Four Epic Road Trips
Get your motor runnin', head out on the highway
Your definition of a road trip may vary; for some it’s a dash to the nearest late-night takeaway at the tail end of a big night out. Hardened travellers expect to cover thousands of kilometres, develop a hunch from backseat slumber, and systematically fall out with every friend along for the ride.
The inaugural automobile road trip fell between these extremes. In 1888 Bertha Benz (wife of the first patented motor car’s inventor Karl Benz) commandeered the new vehicle and took it 106km across Germany as a publicity stunt. It worked; you’ve heard of Mercedes Benz? This impromptu road trip did more than flog expensive cars. It was the genesis of a movement that still captures our imaginations today. From the books of Jack Kerouac to countless celebrity TV travelogues, all travellers yearn for the open road. So we’ve compiled four of the world’s most epic road trips to inspire your very own road movie.
Cool Runnings - The Ring Road, Iceland (1339km)
More epic in landscape than length, this circumnavigation of Iceland is a good test of your car-confined sanity and skill on sometimes challenging terrain, without leading you too far from civilisation. Still, hauntingly stark landscapes and cloud-drenched mountains quickly evoke the spirit of adventure. As night falls over Pingvellier National Park, pull over and wait for the psychedelic ribbons of the Aurora Borealis
to ripple overhead; it’s something you’ll never forget.
It’s worth taking advantage of accommodation in Reykjavik
to explore the picayune capital and its nearby attractions
. After a few car-bound days, your muscles will thank you for a steamy soak in the geothermal waters of the Blue Lagoon. Back on the road, don’t miss the earth-rending Gullfoss Waterfall in the south-west, and swap your car for a boat in Husavik to the north and go whale-watching. It might not be Kerouac, but this is a road trip like no other.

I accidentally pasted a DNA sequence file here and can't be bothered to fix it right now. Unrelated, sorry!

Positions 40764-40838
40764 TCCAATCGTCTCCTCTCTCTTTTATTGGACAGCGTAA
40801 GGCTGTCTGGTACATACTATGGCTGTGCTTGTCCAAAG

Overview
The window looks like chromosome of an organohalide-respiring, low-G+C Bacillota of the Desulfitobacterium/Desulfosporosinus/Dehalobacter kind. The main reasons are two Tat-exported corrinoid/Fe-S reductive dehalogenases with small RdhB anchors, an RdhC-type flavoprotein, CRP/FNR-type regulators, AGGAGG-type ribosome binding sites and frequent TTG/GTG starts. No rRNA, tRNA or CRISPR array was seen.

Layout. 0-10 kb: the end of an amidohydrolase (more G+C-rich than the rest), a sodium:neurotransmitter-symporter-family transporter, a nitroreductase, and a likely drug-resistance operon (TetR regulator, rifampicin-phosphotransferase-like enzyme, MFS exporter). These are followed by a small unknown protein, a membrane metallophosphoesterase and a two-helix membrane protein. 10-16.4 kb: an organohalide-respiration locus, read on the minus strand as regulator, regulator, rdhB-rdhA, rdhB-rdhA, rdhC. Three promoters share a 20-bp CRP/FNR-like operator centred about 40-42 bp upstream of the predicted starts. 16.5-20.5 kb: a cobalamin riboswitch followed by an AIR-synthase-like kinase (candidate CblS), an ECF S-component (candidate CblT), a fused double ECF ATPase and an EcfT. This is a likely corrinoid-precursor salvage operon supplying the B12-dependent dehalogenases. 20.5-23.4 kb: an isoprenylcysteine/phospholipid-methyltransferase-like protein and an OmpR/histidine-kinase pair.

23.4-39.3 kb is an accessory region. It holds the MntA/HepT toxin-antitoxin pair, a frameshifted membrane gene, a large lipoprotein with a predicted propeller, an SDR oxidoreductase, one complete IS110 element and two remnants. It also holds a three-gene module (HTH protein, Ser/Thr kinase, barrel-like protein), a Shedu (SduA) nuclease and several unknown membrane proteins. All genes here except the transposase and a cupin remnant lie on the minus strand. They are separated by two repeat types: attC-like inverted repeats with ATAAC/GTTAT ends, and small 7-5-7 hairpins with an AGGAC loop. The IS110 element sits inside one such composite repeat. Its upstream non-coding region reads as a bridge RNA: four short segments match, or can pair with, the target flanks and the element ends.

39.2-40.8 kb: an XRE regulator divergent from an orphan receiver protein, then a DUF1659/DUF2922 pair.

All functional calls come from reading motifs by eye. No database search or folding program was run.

Check out this video of one our own intrepid explorer’s Iceland road trip.
A stunning view from the Trans-Canada Highway
Goin’ Down the Road - The Trans-Canada Highway (8030km)
Time to up your game. A journey across all ten Canadian provinces and six time zones might sound daunting, but the frequency of urban centres means accommodation, supplies, and directions are plentiful.
West-East, your starting point is Victoria, British Columbia
, propelling you Vancouver-bound under the stoic gaze of the snow-rimmed Rocky Mountains. From here you can trade your car for a quad-bike and search for moose in Alberta
’s Banff National Park, or stop and stretch your legs in Manitoba, Winnipeg, and Ottawa, until you reach Newfoundland on the eastern seaboard. This route is an ideal mix of grandstanding spectacle that makes you feel like the only person alive, and the creature comforts of civilisation; warm beds and chocolate milkshakes (or coffee, if you’re travelling in winter). It might not have the name-value of desolate Route 66, but you won’t feel cheated by this alternative North-American pilgrimage.
The road into Siberia (credit: Bernt Rostad, Flickr)
Into the Wild - The Trans-Siberian Highway (11,000km, approx)
Russia has an ego. It doesn’t like anyone crossing it. Just ask Napoleon. So this network of highways spanning from the Baltic Sea to the Sea of Japan is not to be taken lightly. This route is popular with motorcyclists, and we all know how tough they are. Still, there are few better places in the world to point yourself at the horizon and get lost in the expansive scenery, as lush in places as it is barren in others.
It’s not just the distance that tests you. Once you disembark from St.Petersburg, infrastructure is sparse. The locals are largely very poor. So it’s crucial to plan ahead and stock up on supplies, particularly a good quality tent. No matter how inflated your ambition, don’t travel between October-May; weather can seriously compromise road quality, and there’s the notable concern of sub-zero temperatures. And hungry bears. Don’t turn your car into a lunchbox stocked with bear-sized ice-lollies.
The Road to Uluru (credit: Jo@net, Flickr)
Walkabout - Highway 1, Australia (14,500km)
Sources tell us Australia is big. Really big. If you’re after one road trip to rule them all, Highway 1 is it; a circumnavigation of an entire continent. It usually forms fragments of more quotidian routes, with a million people employing part of it daily. But you’re way more hardcore than that.
First of all, set aside a few months. Highway 1 joins all mainland state capitals, including Sydney, Melbourne, and Perth; you’re guaranteed to get distracted. And although it’s one enormous loop that forgoes the forbidding outback, it isn’t stingy with the scenery. In fact, it’s a greatest hits of Australia’s idiosyncratic tropical and gum forests, desert, expansive swampland, and curvaceous coastline. For some the linearity undermines the road tripping spirit. An excursion into the continent’s red heart is easy, the towering edifice of Uluru a popular detour. Just remember to pack water, sunscreen, and an inflatable seat cushion.
David Owen, My Destination
Follow me on Twitter: @dnjowen
Main image courtesy of Will Jones.
From the books of Jack Kerouac to countless TV travelogues, all travellers yearn for the open road